Publishers: Strange World Publishing
Moxie, Perc, Artie, Lancelot, Merlin
Hank Quense is back with another hysterical Strange Worlds novel! In this latest addition, Hank uses his wit and humour to tell the story of some of England’s most famous folk tales. Stories such as the Knights of the Round Table and Robin Hood feature heavily in this very tongue-in-cheek parody.
The book follows three main stories which all become intertwined. The lead story is that of Moxie, a Princess of a minor Kingdom. Sadly unlike most fairy tale princesses, Moxie was not blessed with good looks or charm. Her father is desperate to get her married so she can produce an heir but because of her looks he is unable to find a suitor. Luckily, a petty Count from the north of England agrees to marry Moxie and her Father organises a patrol of Knights from the famous Knights of the Round Table (KRT) to accompany her on her travels.
The second tale is that of Percivale, Gareth and Bors. The trio have just graduated from the Heroes Guild and have landed their dream position of being apprentice Knights of the Round Table. They can’t wait to make their fortune by saving maidens and slaying dragons. However, to start with they must accompany Princess Moxie on her journey to her new husband. The Knights believe this task to be easy but the stubborn and unfriendly nature of Moxie means their work is cut out for them.
Finally, King Artie has managed to carve out a Kingdom for himself on the southern shores of England. After pushing marauding Saxons back into the sea, his small Kingdom of Camelot has become extremely prosperous and his Knights of the Round Table are renowned throughout Britain. However, Artie did not win his Kingdom through epic battles with the Saxons but instead through epic football games against them. Artie knows as spring approaches the Saxons will return for another go at the Brits. With his Knights drinking and sleeping most of the winter, Artie must come up with a new tactic to beat the Saxons once and for all on the football pitch!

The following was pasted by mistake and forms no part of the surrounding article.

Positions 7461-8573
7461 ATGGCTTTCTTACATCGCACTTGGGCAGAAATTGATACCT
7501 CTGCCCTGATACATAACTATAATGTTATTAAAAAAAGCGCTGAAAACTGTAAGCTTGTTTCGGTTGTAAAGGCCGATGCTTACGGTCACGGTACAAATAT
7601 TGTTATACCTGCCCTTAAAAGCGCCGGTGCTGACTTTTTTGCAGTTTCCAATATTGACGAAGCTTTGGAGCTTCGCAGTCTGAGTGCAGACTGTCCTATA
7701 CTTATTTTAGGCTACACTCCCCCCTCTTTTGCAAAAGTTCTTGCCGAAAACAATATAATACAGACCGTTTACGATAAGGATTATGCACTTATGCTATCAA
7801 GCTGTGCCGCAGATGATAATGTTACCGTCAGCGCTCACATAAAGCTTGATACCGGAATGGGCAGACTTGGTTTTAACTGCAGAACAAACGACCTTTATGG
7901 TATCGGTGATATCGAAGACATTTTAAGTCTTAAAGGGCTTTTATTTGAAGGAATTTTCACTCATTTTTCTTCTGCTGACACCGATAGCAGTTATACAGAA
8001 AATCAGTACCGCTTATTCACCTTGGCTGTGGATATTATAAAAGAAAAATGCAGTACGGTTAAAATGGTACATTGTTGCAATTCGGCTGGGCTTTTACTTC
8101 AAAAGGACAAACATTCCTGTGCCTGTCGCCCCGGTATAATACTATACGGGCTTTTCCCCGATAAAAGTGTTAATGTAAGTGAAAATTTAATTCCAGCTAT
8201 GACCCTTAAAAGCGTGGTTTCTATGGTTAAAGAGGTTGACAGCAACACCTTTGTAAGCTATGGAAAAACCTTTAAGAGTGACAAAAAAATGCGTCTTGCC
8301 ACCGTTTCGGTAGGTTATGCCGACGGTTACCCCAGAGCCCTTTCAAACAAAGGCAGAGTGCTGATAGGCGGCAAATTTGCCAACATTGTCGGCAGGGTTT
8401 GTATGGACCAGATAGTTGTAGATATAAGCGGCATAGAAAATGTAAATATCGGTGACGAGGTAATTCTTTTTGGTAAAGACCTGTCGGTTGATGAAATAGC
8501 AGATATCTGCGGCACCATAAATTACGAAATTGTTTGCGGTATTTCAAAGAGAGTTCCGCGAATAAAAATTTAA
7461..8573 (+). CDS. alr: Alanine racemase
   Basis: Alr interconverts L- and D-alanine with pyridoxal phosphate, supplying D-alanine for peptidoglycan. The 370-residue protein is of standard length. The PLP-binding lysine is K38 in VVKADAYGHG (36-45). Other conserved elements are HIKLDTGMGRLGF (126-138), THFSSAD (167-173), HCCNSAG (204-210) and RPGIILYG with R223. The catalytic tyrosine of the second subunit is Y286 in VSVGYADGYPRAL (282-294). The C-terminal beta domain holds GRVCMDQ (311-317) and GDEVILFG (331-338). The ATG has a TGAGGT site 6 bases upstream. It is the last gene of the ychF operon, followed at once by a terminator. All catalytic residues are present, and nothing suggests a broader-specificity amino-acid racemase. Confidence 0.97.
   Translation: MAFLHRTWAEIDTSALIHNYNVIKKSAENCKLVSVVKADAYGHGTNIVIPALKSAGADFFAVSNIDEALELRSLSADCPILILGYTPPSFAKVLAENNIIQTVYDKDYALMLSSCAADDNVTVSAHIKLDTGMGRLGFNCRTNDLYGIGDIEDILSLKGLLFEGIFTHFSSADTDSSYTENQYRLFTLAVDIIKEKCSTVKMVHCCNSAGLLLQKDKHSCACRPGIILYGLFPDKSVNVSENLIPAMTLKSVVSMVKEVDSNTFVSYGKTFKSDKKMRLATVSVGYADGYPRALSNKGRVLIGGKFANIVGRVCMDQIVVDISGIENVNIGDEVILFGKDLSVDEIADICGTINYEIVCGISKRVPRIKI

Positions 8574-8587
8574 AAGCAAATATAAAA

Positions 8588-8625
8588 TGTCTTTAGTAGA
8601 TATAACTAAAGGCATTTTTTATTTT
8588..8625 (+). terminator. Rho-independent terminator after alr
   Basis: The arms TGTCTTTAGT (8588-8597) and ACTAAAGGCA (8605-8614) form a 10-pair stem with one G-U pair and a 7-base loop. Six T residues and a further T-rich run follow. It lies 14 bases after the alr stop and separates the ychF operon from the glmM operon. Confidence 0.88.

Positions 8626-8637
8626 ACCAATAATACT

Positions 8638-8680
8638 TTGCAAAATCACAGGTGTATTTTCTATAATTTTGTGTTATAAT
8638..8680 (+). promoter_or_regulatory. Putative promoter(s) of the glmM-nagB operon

I really enjoyed this novel. It was an extremely fun and tongue-in-cheek twist on many of England’s famous fairy-tales and folk stories. I loved the fact the armies didn’t fight battles against each other but played games of football instead on the ‘field of honour’. I thought this was a great twist Quense used to redefine these age old stories and fit them into the unusualness of his Strange World series.
Though I did enjoy the book, I did have one issue with it. I thought that Hank switched between the stories a little too often. One example of this was that he tells the story of Artie and Lancelot in the present tense and then tells a very similar story about them from 435 C.E. (15 years before). I sometimes found it very confusing to distinguish which tale I was reading about!
All in all, I really liked this book and read it in a couple of days! If you like the Discworld novels by Terry Practhett I think you’d really like this novel and the others in Hank’s Strange World series. I think both authors get the same amount of silliness and strangeness in their books which for me makes them a joy to read!
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